Charters, manifestos, and SPI's purpose, and forum-widening

Bruce Perens bruce at
Mon May 14 17:24:21 UTC 2007

I researched copyright/patent liability insurance for a commercial 
customer a while back. It can be had for 1.5 to 2.5 percent of the 
insured amount per year. If you want $1 Million coverage you will be 
paying $15,000 to $25,000 per year.

But the member is not the insured party. The corporation is. I don't 
think it works for the corporation to indemnify a member the way this 
insurance might have helped a company indemnify a customer. This brings 
us back to the same point. If we can establish rules by which the 
developer is working on behalf of the corporation, they can:

1. Not have their personal assets at stake. This can easily be over 
USD$1M if you own a home, so it's a big deal. Younger folks will have 
less at risk, but I'd assume that as a group we're aging.

2. Possibly take advantage of Volunteer Protection Acts.

However, SPI is not necessarily the best organization to implement this, 
now, because it holds its own assets.

The biggest problem in making this happen is that the membership must to 
some degree work at the direction of the corporation, and that direction 
would include that the members not deliberately put the corporation at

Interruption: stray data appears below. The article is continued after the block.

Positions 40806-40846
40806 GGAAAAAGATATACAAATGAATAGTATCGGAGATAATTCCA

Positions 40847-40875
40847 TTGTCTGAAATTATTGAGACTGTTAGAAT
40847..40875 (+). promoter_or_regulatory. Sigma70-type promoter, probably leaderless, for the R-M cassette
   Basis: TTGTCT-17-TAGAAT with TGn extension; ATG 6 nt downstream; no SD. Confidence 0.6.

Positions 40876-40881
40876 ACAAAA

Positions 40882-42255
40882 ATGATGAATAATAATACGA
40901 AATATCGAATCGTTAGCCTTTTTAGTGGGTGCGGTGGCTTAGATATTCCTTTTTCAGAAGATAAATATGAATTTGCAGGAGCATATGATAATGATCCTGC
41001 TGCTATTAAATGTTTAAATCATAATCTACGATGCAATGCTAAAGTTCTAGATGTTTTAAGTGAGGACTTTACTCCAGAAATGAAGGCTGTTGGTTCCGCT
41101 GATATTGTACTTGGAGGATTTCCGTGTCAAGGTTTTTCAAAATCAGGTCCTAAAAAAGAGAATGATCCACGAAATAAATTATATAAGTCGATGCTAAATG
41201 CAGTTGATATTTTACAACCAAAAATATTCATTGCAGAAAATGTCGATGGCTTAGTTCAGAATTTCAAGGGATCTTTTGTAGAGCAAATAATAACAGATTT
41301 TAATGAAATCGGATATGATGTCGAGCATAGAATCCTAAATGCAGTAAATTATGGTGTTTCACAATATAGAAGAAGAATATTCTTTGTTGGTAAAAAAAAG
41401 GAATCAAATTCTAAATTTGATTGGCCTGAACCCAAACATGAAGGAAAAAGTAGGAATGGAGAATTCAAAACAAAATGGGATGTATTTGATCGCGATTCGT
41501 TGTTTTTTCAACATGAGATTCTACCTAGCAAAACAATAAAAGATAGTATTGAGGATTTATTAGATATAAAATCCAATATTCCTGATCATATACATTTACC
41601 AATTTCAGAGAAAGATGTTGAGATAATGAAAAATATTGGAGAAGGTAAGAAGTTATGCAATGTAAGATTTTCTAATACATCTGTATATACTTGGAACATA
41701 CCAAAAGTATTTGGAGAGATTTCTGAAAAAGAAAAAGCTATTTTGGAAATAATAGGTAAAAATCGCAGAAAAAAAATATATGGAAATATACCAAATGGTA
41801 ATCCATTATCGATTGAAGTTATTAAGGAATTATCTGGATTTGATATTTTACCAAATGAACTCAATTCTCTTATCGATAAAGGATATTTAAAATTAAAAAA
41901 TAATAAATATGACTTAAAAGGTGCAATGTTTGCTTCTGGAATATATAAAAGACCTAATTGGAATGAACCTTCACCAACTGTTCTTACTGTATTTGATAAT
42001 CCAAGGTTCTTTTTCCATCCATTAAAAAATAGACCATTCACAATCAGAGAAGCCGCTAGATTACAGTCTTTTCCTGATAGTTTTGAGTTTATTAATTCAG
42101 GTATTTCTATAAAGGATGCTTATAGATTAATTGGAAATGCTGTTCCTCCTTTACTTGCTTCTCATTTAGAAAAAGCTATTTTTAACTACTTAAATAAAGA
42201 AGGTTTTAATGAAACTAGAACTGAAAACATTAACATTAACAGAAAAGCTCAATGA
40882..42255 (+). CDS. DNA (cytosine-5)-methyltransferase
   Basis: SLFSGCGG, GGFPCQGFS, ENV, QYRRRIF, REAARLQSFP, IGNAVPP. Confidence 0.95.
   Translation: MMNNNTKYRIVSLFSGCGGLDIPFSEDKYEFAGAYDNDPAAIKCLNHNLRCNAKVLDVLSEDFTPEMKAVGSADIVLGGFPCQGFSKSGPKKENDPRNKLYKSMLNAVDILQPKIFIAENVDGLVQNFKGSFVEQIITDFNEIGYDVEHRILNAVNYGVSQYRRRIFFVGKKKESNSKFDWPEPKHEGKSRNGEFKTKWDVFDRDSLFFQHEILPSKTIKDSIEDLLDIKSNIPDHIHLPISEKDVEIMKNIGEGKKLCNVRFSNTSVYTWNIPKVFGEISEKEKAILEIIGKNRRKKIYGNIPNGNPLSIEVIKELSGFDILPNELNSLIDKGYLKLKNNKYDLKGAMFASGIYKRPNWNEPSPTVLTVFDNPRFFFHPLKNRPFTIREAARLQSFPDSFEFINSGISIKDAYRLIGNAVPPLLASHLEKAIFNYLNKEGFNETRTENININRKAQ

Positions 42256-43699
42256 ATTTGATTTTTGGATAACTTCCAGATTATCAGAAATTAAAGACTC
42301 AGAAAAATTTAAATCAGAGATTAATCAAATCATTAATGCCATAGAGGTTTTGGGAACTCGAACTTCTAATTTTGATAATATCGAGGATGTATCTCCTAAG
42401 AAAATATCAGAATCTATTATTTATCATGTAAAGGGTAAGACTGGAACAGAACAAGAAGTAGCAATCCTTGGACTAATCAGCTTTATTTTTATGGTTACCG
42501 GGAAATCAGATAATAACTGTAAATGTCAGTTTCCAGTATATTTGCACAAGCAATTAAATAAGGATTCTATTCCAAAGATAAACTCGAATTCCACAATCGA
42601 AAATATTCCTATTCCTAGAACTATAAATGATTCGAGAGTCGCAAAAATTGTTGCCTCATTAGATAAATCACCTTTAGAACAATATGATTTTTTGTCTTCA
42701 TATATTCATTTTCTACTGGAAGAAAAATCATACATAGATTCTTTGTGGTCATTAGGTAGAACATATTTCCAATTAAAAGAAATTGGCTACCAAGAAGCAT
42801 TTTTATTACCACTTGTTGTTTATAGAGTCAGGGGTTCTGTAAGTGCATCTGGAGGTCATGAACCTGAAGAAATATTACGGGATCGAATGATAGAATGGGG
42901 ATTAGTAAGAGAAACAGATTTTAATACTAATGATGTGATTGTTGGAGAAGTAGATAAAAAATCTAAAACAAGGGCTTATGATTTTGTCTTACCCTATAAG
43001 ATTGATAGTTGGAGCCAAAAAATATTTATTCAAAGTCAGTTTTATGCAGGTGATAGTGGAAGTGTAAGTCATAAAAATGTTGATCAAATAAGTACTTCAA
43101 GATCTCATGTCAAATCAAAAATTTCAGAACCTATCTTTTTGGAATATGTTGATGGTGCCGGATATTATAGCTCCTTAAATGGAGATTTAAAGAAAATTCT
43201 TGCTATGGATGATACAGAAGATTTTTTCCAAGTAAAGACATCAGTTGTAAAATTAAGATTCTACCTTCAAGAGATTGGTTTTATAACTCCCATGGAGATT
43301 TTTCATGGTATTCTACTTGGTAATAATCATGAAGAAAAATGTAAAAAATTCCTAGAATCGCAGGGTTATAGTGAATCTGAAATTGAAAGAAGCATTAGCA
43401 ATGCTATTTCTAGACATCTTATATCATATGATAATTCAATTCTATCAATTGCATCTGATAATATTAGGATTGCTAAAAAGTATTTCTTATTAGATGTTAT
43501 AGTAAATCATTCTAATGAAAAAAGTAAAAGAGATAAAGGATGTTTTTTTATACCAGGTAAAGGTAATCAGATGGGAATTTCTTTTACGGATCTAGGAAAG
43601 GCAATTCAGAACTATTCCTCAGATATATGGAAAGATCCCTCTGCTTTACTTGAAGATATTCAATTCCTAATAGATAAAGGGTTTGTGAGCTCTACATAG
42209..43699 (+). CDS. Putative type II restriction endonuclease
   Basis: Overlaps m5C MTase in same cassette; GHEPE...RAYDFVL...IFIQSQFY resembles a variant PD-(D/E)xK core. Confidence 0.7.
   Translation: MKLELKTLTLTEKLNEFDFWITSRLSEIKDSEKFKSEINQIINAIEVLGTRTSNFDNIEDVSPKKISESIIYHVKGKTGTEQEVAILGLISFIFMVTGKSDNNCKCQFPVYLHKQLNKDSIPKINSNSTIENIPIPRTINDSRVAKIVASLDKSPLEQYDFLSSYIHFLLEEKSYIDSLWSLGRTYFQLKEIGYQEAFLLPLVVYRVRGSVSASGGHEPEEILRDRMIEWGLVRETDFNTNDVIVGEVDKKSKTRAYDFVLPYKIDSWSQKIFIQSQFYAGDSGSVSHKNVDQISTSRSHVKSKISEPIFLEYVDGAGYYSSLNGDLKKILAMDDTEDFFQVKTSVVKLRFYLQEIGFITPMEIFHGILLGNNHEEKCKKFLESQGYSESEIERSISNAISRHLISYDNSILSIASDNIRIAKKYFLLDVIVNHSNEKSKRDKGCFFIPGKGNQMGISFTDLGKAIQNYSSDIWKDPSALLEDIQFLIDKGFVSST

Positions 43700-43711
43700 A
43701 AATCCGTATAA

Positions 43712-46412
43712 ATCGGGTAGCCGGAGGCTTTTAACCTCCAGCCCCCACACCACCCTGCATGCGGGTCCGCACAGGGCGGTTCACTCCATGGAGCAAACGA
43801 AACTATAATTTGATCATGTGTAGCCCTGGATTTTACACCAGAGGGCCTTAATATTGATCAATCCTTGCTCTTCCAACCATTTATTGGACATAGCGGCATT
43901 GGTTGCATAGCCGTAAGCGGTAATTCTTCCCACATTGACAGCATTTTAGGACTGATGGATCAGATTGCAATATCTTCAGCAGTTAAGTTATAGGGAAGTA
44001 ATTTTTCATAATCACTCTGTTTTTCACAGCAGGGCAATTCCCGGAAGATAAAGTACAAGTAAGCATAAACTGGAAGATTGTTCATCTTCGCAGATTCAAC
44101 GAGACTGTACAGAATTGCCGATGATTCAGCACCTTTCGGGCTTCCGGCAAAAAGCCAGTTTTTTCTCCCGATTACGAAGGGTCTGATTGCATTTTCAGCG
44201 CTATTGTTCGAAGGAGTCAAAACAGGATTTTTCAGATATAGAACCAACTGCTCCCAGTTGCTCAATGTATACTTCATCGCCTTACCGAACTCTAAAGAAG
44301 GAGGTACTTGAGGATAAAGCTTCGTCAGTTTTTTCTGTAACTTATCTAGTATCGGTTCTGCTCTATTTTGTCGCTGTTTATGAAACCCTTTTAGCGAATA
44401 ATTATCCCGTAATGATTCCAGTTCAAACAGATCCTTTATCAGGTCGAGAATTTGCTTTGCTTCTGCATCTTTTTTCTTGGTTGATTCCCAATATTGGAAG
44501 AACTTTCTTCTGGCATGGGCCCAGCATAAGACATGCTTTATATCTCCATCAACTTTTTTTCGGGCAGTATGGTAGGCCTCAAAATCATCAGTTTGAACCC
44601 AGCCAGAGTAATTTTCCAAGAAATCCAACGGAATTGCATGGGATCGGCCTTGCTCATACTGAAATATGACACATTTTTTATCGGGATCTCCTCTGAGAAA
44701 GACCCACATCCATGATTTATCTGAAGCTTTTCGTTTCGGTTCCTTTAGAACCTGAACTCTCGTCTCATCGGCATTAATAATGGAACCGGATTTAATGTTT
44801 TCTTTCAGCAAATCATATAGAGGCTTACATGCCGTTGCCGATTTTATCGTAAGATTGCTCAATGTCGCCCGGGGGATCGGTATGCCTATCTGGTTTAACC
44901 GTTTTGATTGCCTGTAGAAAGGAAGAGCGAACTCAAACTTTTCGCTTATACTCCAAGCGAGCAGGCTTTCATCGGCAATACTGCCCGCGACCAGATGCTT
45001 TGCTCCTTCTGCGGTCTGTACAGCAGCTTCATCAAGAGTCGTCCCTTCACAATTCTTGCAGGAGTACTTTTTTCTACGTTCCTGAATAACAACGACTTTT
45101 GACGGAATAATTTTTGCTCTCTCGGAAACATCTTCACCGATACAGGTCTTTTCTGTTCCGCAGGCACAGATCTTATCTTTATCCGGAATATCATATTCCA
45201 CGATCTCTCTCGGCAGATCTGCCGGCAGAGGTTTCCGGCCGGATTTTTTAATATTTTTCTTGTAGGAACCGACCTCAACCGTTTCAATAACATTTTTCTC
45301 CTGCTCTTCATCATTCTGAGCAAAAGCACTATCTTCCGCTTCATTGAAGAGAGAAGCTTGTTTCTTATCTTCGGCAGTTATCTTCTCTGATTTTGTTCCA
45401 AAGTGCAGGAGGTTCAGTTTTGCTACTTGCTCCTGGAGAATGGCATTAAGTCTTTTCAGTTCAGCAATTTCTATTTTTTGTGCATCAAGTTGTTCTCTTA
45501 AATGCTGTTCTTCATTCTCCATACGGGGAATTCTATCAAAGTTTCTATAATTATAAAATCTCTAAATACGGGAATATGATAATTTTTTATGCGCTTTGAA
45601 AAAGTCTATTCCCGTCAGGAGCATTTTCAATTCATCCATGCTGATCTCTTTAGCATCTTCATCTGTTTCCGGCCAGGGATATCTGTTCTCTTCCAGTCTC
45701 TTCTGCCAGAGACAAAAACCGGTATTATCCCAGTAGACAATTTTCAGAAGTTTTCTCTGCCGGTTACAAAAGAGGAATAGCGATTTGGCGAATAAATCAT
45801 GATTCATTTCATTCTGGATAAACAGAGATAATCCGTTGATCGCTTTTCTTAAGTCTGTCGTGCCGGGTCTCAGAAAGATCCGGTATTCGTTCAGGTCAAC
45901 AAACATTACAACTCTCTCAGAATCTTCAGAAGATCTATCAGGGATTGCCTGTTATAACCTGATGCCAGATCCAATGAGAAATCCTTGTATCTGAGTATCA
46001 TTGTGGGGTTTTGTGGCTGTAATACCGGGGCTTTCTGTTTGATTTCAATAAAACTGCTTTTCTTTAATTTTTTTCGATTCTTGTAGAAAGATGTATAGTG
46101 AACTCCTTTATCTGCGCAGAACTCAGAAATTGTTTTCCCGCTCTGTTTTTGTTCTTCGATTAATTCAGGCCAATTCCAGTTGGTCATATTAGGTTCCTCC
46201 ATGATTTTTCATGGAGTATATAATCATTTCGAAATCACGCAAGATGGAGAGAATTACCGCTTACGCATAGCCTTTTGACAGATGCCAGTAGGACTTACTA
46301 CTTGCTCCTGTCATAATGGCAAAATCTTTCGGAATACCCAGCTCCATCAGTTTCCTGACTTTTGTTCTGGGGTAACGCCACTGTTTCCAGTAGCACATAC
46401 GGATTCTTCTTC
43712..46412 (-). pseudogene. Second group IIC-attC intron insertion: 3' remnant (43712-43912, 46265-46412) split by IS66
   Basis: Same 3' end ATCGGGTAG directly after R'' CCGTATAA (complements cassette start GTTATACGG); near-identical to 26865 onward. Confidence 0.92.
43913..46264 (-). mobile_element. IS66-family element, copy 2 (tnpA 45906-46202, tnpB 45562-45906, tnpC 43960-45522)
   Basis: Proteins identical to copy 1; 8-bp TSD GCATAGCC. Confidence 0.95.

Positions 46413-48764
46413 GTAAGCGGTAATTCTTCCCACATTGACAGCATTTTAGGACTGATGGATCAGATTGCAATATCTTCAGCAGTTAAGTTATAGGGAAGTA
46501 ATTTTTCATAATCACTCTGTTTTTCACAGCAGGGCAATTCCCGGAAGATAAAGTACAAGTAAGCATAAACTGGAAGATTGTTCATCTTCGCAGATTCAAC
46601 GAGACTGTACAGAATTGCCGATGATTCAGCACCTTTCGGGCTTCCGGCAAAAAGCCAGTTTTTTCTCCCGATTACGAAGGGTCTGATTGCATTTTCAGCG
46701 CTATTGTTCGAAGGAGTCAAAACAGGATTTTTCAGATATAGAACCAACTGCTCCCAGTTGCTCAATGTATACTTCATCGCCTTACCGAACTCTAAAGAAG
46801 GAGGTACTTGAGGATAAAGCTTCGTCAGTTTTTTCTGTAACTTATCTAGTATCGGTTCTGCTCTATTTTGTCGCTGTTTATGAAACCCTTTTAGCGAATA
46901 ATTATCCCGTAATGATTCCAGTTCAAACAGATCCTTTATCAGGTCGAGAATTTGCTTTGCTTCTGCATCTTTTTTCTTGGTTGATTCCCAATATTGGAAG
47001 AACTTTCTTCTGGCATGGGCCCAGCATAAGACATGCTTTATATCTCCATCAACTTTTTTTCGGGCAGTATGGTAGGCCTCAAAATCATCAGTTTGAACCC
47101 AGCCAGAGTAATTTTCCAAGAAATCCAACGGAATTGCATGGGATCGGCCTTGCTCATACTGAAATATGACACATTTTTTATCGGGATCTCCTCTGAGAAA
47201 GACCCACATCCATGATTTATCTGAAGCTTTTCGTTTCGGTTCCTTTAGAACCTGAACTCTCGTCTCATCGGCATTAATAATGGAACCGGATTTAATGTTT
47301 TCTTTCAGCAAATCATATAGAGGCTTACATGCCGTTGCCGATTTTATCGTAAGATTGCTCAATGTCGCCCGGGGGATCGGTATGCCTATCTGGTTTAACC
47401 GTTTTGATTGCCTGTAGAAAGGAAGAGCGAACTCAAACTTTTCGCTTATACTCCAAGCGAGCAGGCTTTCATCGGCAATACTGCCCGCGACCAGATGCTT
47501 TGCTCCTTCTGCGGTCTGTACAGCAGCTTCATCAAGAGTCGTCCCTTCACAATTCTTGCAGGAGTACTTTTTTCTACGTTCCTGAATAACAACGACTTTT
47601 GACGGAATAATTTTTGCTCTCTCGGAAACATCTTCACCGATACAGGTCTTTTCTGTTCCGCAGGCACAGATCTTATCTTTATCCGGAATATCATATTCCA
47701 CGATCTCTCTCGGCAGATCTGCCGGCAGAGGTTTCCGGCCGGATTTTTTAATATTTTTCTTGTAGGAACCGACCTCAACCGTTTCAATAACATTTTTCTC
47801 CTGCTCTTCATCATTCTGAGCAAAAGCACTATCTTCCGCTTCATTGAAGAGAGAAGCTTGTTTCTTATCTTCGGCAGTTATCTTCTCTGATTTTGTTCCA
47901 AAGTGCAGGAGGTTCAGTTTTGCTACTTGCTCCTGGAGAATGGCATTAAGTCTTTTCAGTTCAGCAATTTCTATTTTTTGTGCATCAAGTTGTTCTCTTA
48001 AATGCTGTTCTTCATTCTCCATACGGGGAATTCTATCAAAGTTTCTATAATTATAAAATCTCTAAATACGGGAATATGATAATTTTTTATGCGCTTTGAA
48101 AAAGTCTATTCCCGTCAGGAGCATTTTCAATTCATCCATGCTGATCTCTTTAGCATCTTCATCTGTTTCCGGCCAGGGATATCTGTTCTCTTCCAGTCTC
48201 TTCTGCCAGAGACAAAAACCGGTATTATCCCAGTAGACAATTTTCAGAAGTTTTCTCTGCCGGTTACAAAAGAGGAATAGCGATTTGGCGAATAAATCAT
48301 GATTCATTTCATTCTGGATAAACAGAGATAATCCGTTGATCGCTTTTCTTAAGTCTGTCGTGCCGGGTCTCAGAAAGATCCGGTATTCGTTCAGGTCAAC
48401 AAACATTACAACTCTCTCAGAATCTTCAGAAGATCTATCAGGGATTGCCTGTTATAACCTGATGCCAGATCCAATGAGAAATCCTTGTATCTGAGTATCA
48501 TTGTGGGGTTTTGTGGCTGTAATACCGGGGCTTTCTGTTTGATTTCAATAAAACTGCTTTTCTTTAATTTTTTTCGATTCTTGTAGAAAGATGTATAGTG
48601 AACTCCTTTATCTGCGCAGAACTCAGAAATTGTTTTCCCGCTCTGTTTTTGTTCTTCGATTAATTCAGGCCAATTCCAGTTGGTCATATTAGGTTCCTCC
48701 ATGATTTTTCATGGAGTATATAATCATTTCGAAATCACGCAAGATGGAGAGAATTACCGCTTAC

risk by doing stupid stuff like knowledgable violations of someone 
else's copyright, installing stuff that would get Debian sued into the 
distribution like obscentity, etc.. The last time I tried, I had 
difficulty selling this to the DDs.

I think the best structure in which to do this today would be a separate 
purpose-built corporation that DDs (and other project developers) could 
opt into. The folks who could not live with the rules would be able to 
stay out.



Josh Berkus wrote:
> Bruce,
>> The founders are myself and Tim Sailer. Our specific goal at the time
>> was to protect Debian developers from personal liability by giving them
>> a corporate shield. This purpose was not achieved, but IMO is more
>> important today than it was in 1998. 
> Well, Debian certainly has the funds to insure the developers, provided that 
> they could find an insurance provider.  Just a suggestion.

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